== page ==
LIVE satellite images and tracking maps of Category 4 Major Hurricane Teddy 2020. Current wind speed 125mph. Max 140mph.
While the center of Teddy is forecast to move east of Bermuda late Sunday or Monday, there is still a risk of strong winds, storm surge, and heavy rainfall on the island, and a Tropical Storm Watch is in effect.
Teddy is expected to transition to a powerful post-tropical cyclone as it moves near or over portions of Atlantic Canada early next week, where there is an increasing risk of direct impacts from wind, rain, and storm surge. Residents there should closely monitor the progress of Teddy and updates to the forecast through the weekend.
Large swells produced by Teddy are expected to affect portions of the Leeward Islands, the Greater Antilles, the Bahamas, Bermuda, the east coast of the United States, and Atlantic Canada during the next few days. These swells could cause life-threatening surf and rip current conditions.
Both NOAA and U.S. Air Force Hurricane Hunter aircraft have been investigating Teddy since this morning (September 18). The highest flight level wind measured by the aircraft was 119 knots at 750 mb, which reduces to around 101 knots at the surface. The latest central measured by the aircraft is up 4 mb from the previous advisory, indicating only some slight weakening. Earlier microwave images indicated that an eyewall replacement cycle had been taking place and some drier air had intruded into the southern portion of the circulation, leaving a partial break in the eyewall. This may explain the reason why the aircraft have not been finding winds as strong as they did previously, and in fact found a double wind maxima in the northern portion of the circulation. These eyewall replacement cycles are common in intense tropical cyclones, and oftentimes the systems recover within 12-24 hours as long as the environmental conditions support it. Over the past hour or so, the ring of deep convection has appeared less broken and is beginning to expand in size, which could be an indication that the hurricane is recovering from the eyewall replacement. Based on the possibility of some undersampling by the aircraft, the increase of only 4 mb in central pressure, and the latest convective trends, the initial intensity is being lowered only slightly to 110 knots.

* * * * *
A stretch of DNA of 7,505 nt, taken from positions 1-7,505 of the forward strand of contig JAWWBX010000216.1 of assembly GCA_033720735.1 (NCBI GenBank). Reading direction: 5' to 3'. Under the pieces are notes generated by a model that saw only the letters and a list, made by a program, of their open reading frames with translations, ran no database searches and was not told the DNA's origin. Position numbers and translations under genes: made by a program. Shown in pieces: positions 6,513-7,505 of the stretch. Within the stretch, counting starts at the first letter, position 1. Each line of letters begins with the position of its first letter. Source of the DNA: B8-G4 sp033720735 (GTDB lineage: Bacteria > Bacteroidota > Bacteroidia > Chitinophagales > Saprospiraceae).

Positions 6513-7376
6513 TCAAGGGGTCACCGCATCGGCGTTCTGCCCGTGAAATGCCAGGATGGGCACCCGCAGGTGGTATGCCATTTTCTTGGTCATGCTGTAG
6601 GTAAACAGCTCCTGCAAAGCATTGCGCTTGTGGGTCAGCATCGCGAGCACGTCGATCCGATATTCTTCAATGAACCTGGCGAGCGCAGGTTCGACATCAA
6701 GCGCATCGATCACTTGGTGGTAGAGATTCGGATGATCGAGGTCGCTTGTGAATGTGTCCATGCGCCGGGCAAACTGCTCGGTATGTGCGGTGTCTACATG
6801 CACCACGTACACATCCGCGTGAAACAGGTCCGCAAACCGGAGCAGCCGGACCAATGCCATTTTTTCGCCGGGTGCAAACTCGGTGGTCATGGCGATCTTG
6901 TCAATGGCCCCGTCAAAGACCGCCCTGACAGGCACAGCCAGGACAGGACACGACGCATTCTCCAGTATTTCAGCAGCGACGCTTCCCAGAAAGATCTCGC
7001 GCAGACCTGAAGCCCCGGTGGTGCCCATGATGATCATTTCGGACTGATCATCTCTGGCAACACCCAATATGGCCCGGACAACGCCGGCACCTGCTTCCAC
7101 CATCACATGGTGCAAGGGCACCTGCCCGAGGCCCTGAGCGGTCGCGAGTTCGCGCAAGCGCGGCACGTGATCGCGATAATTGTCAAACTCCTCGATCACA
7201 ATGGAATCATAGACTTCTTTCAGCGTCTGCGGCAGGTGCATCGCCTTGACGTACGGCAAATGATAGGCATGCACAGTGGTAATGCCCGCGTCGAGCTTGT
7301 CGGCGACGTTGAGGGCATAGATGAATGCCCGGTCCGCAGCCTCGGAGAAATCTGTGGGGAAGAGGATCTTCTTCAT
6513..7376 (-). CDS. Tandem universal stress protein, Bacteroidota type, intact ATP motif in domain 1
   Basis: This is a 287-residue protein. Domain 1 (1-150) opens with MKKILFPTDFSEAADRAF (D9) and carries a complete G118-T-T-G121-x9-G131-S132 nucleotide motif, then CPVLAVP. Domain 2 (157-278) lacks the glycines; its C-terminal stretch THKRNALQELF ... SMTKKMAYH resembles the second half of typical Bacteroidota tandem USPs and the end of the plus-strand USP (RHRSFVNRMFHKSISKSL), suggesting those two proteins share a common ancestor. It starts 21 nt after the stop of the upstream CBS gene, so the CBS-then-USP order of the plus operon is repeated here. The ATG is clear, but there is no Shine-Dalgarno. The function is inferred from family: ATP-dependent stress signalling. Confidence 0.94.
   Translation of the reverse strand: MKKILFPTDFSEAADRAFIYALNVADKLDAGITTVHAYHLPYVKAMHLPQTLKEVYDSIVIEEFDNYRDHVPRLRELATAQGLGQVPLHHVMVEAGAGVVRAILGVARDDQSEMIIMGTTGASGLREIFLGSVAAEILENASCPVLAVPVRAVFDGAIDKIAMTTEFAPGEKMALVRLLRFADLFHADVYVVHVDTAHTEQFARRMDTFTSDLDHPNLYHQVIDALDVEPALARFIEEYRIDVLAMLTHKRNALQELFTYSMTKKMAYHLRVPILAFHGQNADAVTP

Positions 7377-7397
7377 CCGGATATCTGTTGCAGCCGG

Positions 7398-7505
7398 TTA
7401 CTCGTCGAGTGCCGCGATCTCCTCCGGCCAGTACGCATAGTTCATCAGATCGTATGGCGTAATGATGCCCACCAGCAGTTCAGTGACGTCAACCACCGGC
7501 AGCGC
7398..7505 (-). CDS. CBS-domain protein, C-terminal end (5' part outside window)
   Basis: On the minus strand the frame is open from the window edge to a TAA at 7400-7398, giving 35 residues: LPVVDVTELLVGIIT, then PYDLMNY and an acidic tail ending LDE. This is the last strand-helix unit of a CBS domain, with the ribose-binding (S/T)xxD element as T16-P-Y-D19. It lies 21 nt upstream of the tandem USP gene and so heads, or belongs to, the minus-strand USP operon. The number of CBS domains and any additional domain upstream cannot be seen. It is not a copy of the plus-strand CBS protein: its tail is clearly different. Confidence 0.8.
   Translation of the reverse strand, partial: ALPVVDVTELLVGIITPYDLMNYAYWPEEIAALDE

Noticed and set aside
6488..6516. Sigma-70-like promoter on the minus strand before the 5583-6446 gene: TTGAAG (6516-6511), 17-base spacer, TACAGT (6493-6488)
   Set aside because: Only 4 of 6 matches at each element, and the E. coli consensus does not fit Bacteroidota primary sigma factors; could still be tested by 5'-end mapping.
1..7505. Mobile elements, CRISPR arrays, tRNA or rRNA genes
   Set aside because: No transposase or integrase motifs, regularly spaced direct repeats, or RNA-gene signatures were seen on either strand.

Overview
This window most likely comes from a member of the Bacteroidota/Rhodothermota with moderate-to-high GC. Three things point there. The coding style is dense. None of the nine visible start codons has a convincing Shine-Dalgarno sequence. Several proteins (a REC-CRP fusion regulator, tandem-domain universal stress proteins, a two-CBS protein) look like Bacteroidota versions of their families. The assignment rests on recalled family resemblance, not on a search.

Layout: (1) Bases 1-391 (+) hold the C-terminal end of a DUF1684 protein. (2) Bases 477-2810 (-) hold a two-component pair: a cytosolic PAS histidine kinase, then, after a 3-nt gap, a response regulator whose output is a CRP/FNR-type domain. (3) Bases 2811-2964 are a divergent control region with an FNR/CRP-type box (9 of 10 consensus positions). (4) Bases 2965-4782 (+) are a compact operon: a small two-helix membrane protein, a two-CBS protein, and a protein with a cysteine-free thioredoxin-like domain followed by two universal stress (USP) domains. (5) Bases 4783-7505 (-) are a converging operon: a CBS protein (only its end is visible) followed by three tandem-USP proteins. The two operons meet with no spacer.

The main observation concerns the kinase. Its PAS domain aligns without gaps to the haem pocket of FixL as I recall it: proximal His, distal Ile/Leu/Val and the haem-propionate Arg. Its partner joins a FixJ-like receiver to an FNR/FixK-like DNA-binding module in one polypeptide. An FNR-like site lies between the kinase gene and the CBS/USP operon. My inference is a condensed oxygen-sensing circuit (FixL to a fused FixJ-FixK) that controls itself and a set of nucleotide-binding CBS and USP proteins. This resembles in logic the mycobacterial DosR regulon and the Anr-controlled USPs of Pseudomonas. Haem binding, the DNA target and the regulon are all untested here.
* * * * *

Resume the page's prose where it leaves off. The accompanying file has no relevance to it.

Teddy continues its long trek northwestward, now at 12 knots. The hurricane is expected to remain on that general course during the next couple of days as it moves on the southwestern periphery of a mid-level ridge. By the end of the weekend, when Teddy will likely be approaching Bermuda, a turn to the north or north-northeast is forecast to occur as a mid- to upper-level trough moves off the northeastern U.S. coast. Early next week, the trough is expected to cut off, causing Teddy to turn slightly to the left and approach Nova Scotia in about 4 days. The models continue to be in good agreement on this scenario, and only small adjustments were made to the previous forecast track.
The environment around Teddy will be conducive for maintaining an intense hurricane for the next 24 hours or so, as the ocean temperatures will remain warm with low vertical wind shear and a fairly moist atmosphere. After 24 hours, the hurricane is forecast to cross cooler waters churned up by Paulette last week. This should cause a slow weakening trend to begin. By Monday night, vertical wind shear is expected to drastically increase ahead of an approaching mid-latitude trough. This should not only weaken Teddy, but begin its transition to a large extratropical cyclone, and that transition should be completed around day 4 of the forecast period. The latest NHC intensity forecast is near or a little above HCCA and IVCN through 24 hours, and then trends toward the SHIPS intensity guidance thereafter.
Teddy is producing a large area of high seas. The latest maximum seas estimated by TAFB near the core of the hurricane are near 45 feet. Swells from Teddy are spreading far from the center, see Key Messages below.
Information provided by NHC.